OBJECTIVE: To assess the Mantoux test reaction pattern in healthy BCG vaccinated Primary School Children aged 6 -10 years in Nnewi, South -East Nigeria. MATERIALS AND METHODS: Four primary schools were randomly selected out of 43 government owned primary schools in the town. The entire BCG vaccinated pupils in each school were the sample frame. Mantoux test was administered in 662 pupils that met the inclusion criteria and had their results read 72 hours later. RESULTS: Three groups of children were identified: First group of 470 (75.6%) were negative, 76 (12.2%) had intermediate reaction, while 76 (12.2%) had positive Mantoux test. Increasing age, sex, presence of BCG scar and age at vaccination did not affect the pattern of Mantoux test reaction. CONCLUSION: The result indicates that the use of Mantoux test in the diagnosis of Tuberculosis may not be affected by BCG vaccination at birth and therefore, BCG vaccination at birth should be continued.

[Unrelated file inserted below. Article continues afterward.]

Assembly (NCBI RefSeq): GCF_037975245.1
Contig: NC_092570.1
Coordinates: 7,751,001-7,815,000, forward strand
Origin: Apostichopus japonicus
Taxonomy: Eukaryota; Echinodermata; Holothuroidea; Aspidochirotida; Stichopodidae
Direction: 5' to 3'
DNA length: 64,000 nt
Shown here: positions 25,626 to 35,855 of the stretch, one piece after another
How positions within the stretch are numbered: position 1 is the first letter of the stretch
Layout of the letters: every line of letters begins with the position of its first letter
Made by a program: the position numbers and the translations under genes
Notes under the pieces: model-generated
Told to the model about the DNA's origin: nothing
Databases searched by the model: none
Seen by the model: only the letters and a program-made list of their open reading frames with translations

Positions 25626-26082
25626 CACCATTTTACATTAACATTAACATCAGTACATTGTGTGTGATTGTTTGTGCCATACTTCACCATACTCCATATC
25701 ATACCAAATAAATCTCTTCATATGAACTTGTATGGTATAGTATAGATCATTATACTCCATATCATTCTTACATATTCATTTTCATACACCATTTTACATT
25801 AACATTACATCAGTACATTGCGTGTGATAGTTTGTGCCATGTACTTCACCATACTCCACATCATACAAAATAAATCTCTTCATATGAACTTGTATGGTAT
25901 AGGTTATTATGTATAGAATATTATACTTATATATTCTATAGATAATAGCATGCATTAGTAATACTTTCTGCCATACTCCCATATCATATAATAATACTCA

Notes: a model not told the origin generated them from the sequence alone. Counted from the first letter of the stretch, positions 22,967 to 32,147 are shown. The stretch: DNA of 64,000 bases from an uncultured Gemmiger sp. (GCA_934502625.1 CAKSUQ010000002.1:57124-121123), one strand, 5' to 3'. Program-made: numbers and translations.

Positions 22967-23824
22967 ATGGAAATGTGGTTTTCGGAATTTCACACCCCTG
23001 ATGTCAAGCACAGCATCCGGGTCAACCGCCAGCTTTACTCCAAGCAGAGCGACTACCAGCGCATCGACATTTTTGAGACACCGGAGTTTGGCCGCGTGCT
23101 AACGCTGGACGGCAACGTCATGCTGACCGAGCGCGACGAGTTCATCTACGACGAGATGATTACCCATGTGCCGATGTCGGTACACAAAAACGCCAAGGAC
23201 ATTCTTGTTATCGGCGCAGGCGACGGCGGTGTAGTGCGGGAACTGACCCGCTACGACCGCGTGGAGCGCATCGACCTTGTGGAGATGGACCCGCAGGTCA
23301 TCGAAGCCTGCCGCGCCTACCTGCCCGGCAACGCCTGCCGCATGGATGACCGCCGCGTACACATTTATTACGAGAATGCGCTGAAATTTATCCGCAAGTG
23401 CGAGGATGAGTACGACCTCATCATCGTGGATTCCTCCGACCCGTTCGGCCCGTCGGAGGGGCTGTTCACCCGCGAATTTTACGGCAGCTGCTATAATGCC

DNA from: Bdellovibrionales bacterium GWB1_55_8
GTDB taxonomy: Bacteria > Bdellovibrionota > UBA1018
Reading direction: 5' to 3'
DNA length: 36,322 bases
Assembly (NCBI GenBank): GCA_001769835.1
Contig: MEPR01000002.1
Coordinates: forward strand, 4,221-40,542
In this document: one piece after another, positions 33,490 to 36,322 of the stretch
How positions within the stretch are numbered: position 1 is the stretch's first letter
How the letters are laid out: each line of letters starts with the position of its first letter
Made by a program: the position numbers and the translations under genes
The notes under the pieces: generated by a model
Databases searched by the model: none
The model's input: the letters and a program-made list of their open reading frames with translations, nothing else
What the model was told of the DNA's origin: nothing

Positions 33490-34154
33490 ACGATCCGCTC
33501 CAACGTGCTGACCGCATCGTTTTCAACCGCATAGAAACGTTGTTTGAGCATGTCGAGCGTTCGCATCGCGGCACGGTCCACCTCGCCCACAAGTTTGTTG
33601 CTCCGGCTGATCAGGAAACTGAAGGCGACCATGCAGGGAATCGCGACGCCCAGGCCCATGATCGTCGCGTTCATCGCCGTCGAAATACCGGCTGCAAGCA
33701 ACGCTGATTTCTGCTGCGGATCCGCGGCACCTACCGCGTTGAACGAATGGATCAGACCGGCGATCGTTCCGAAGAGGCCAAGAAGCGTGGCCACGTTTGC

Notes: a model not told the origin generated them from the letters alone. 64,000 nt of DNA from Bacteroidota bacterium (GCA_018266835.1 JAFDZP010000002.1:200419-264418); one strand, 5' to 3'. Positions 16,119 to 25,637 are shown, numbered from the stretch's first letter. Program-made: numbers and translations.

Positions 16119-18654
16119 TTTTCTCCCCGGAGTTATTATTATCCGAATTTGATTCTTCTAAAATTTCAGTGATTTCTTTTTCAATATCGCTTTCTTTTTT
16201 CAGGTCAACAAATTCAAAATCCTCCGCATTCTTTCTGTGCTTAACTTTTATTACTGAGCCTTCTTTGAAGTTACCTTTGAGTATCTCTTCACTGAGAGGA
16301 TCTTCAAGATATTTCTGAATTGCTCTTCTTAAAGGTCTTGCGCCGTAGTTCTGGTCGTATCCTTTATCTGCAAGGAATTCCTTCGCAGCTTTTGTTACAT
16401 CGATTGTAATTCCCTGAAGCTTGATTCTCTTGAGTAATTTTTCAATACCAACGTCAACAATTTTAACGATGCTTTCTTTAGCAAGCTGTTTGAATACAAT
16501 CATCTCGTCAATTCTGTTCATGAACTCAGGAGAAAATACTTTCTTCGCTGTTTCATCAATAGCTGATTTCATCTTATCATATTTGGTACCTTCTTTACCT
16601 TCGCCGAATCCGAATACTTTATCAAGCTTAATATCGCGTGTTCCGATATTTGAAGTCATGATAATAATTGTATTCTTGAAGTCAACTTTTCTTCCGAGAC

[ABSTRACT]   Full text not available    [CITATIONS]  [PubMed]
  511 0 6
Term abdominal pregnancy misdiagnosed as abruptio placenta
JI Ikechebelu, DN Onwusulu, CN Chukwugbo
June 2005, 8(1):43-45
A 37 year old multiparous woman at 37th week gestation presented with an undiagnosed abdominal pregnancy and acute abdomen following forceful reduction of an associated utero-vaginal prolapse. She had an urgent laparotomy with delivery of a live female baby lying in the left broad ligament. The baby weighed 2.6 kg with Apgar scores of 2 and 6 at first and fifth minutes respectively. The partially detached placenta was easily delivered complete with membranes. Haemostasis was secured by ligation and excision of the left adnexum (broad ligament with the pregnancy sac and uterine appendages). She was transfused with two units of whole blood. This case highlights the importance of excluding pregnancy in any woman of reproductive age with undiagnosed abdominal mass and utero-vaginal prolapse before any manipulation. It also underscores the importance of ultrasound scan in early pregnancy by a competent sonologist.